From the editor
// Samantha Thompson

“Doubt thou the stars are fire,

Doubt the sun doth move,
Doubt truth to be a liar
but never doubt thy love.”
—William Shakespeare (Hamlet, Act II Scene II)

I am not a cynical person. Although I have a reputation for being very gullible, when my brain processes something, I automatically question it before accepting it as legitimate. When it comes to love, many people go through a similar process. The older you get, the longer it seems to take to find something that you actually feel, deep inside, is real. Conversely, in high school, love flourishes. Every day someone else has started a brand new relationship, and teenagers are dipping their toes in the fountain of romance.

What is unique about high school relationships, however, is that they are typically a more intense experience than relationships we have as adults. According to BBC, on average, someone who is 15 will have a relationship that only lasts four to five months. Studies have also shown that, in teenagers, falling in love has a similar effect on the brain to using cocaine – and it feels like an addiction. These relationships also promote face-to-face interaction, which is important for establishing a sense of self, and encourages sharing and trust which in turn contributes to maturity.

Love is what we are surrounded by every day. It has inspired some of history’s greatest writers, artists, and playwrights – and also the worst. It follows us on billboards, in movies, as loud gossip in the coffee line-up at Starbucks – it’s all-encompassing, yet people act as though to have found love is to be incredibly lucky. If you’ve found “the one”, you’ve stumbled across something unique.

To a certain degree, that sentiment is true. To find someone you are compatible with is a very lucky thing indeed, and even luckier if the relationship ends up lasting into silver and gold anniversaries. Although some of the love game is left to chance, there is something else at play: science.

Love captures our interest, piques our curiosity, and confuses us. Despite the fact that much is attributed to the brain now, for centuries, philosophers debated over whether the brain or the heart was the most important organ in the human body. Aristotle believed the heart was responsible for intelligence and vitality, but Plato disagreed and argued that the brain was the most valuable because it was closest to the heavens. Unfortunately for Plato, it was also pointed out that many less-than-intelligent animals also have brains – as well as mating practices.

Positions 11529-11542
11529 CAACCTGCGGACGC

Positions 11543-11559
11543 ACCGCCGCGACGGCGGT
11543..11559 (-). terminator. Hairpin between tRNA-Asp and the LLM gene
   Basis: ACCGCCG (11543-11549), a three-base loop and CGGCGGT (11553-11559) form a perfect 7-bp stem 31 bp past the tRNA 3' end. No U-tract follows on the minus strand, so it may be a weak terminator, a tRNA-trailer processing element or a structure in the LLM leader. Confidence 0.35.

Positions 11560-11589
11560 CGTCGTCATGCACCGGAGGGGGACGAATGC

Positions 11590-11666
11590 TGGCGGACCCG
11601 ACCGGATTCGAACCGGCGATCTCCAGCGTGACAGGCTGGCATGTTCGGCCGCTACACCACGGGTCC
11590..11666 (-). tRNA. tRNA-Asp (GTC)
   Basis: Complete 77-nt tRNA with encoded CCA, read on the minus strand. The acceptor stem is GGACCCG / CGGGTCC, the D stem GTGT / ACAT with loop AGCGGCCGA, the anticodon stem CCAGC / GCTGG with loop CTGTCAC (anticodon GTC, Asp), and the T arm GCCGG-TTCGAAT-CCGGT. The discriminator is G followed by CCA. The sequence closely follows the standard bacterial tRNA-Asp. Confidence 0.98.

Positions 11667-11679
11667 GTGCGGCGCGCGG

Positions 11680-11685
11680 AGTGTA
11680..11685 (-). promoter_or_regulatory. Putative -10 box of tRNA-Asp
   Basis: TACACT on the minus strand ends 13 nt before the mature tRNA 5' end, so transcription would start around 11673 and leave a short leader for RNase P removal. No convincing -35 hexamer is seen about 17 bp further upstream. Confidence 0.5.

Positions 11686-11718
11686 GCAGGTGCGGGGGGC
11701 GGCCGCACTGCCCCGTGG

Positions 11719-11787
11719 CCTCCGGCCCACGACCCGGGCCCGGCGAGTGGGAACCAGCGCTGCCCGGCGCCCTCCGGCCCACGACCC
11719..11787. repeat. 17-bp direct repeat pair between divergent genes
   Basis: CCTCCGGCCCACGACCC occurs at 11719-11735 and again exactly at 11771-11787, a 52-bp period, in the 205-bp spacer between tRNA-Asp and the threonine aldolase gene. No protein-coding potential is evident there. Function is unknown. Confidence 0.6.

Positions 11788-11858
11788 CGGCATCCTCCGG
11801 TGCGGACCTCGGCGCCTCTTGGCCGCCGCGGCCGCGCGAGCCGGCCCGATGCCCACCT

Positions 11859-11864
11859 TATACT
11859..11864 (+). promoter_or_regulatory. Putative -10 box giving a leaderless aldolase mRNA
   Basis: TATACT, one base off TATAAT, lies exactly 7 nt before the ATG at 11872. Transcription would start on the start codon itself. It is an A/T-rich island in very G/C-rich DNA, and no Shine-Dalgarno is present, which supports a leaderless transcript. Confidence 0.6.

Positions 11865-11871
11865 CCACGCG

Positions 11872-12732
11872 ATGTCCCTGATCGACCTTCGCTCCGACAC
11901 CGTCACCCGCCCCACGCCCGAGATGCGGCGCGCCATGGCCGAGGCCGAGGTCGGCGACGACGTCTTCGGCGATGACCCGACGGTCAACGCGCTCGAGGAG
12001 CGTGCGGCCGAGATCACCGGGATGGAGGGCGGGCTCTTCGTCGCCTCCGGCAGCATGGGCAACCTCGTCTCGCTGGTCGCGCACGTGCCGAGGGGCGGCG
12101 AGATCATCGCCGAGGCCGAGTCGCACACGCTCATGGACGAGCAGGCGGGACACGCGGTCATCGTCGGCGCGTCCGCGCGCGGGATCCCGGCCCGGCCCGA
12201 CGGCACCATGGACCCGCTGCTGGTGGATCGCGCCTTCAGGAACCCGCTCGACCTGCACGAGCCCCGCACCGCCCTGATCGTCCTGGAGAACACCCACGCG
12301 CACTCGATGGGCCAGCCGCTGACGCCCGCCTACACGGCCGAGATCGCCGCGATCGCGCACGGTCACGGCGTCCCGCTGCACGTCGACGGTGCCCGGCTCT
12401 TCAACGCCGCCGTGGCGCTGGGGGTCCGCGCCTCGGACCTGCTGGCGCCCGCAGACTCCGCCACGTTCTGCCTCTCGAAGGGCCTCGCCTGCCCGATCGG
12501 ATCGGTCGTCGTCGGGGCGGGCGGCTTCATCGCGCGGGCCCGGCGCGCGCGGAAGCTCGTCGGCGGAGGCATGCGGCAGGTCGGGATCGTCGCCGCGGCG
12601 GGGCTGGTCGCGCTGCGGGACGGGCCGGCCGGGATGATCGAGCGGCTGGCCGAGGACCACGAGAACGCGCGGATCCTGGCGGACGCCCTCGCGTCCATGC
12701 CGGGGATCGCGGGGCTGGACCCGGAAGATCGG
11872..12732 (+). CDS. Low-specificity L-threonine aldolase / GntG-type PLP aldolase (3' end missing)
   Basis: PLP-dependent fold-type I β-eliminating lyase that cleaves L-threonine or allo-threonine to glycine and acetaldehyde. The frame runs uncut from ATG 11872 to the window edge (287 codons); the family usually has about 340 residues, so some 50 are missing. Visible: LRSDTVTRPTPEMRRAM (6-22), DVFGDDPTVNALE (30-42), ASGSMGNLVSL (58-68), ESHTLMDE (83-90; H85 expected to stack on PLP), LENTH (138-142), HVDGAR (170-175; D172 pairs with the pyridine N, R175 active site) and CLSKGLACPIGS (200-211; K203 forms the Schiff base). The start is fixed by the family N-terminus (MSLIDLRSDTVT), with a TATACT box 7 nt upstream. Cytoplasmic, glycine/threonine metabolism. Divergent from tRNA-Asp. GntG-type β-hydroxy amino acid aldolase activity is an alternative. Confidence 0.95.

According to the article Defining the Brain Systems of Lust, Romantic Attraction and Attachment, mammals and birds have exhibited three primary emotion-motivation systems in the brain for mating, reproduction and parenting: lust, attraction, and attachment. Helen Fisher, who co-authored the article, hypothesized that “human beings exhibit at least three interrelated, yet distinct, emotion-motivation systems for mating, reproduction, and parenting: the sex drive, romantic attraction, and male-female attachment.”

Each plays a key role in the overall experience, but can be either interlinked or independent. Put simply, the sex drive is physical, attraction is “falling in love”, and attachment is the emotional commitment that typically accompanies long-term relationships.

It has also been noted that teenage relationships experience the attraction phase more strongly than adults, and fail to enter the attachment phase, which contributes to their short-lived relationships. Fisher is a scientist who has studied the nature of love and the brain extensively.

In her article, The Nature of Romantic Love, Fisher cites research that has found many of the rituals performed by birds and mammals when looking for a mate result in the release of chemicals similar as those exhibited in humans under similar circumstances: phenylethylamine and monoamine neurotransmitters norlogues, which contribute to the exhilaration of attraction.

When a pair of zebra finches are separated as well, both “eat more, defecate more, and lose weight,” – signs of anxiety and emotion that are comparable to those displayed by humans who have been separated from their partner. As for attachment – “concentrations of vasopressin and oxytocin in plasma rise during sexual arousal,” states Fisher. When these chemicals were injected into monogamous prairie voles, there was evident stimulation in pair-bonding behaviour.

It is difficult to clearly establish how brain chemistry affects emotion, but it is relatively simple for scientists to examine the outcome of activities on different areas of the brain. Regardless of whether or not you “believe” in love, science has proven that love has fascinating effects on our brain activity. Our minds have been designed to react to the feelings we have when we are in love. It is part of nature to feel love, to fall in and out of love, to seek companionship and to move on to something better when your mate is no longer adequate. We are meant to do all of these things, because it is a healthy thing to do. Love not only affects your brain, but every aspect of your body – including your heart, which begins to beat more rapidly as the situation changes. In love, everything is connected.

Certainly, love does not always illicit positive emotions, but everything that it causes us – joy, passion, loss and withdrawal – contributes to making each of us a constantly evolving person. We will learn from our mistakes, continue to grow, to experiment, and to have an awesome time doing it.

So to all of us who have loved, and lost – party on. It’s what we’re meant to do.

//Samantha Thompson, editor-in-chief

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